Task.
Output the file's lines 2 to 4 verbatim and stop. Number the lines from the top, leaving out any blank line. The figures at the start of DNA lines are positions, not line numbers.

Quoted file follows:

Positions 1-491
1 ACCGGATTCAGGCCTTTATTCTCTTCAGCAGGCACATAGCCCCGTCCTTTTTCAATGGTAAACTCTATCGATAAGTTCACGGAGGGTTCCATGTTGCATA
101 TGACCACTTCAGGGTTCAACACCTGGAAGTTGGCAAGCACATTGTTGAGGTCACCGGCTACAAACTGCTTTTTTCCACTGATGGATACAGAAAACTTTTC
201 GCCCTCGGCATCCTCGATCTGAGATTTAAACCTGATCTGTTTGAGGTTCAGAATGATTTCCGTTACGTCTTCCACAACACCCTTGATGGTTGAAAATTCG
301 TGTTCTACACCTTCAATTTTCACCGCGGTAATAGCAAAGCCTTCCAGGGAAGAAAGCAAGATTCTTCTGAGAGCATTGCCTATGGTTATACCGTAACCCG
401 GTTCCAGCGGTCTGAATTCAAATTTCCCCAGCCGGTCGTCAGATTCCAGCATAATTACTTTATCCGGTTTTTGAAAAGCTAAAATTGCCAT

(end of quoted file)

1 ACCGGATTCAGGCCTTTATTCTCTTCAGCAGGCACATAGCCCCGTCCTTTTTCAATGGTAAACTCTATCGATAAGTTCACGGAGGGTTCCATGTTGCATA
101 TGACCACTTCAGGGTTCAACACCTGGAAGTTGGCAAGCACATTGTTGAGGTCACCGGCTACAAACTGCTTTTTTCCACTGATGGATACAGAAAACTTTTC
201 GCCCTCGGCATCCTCGATCTGAGATTTAAACCTGATCTGTTTGAGGTTCAGAATGATTTCCGTTACGTCTTCCACAACACCCTTGATGGTTGAAAATTCG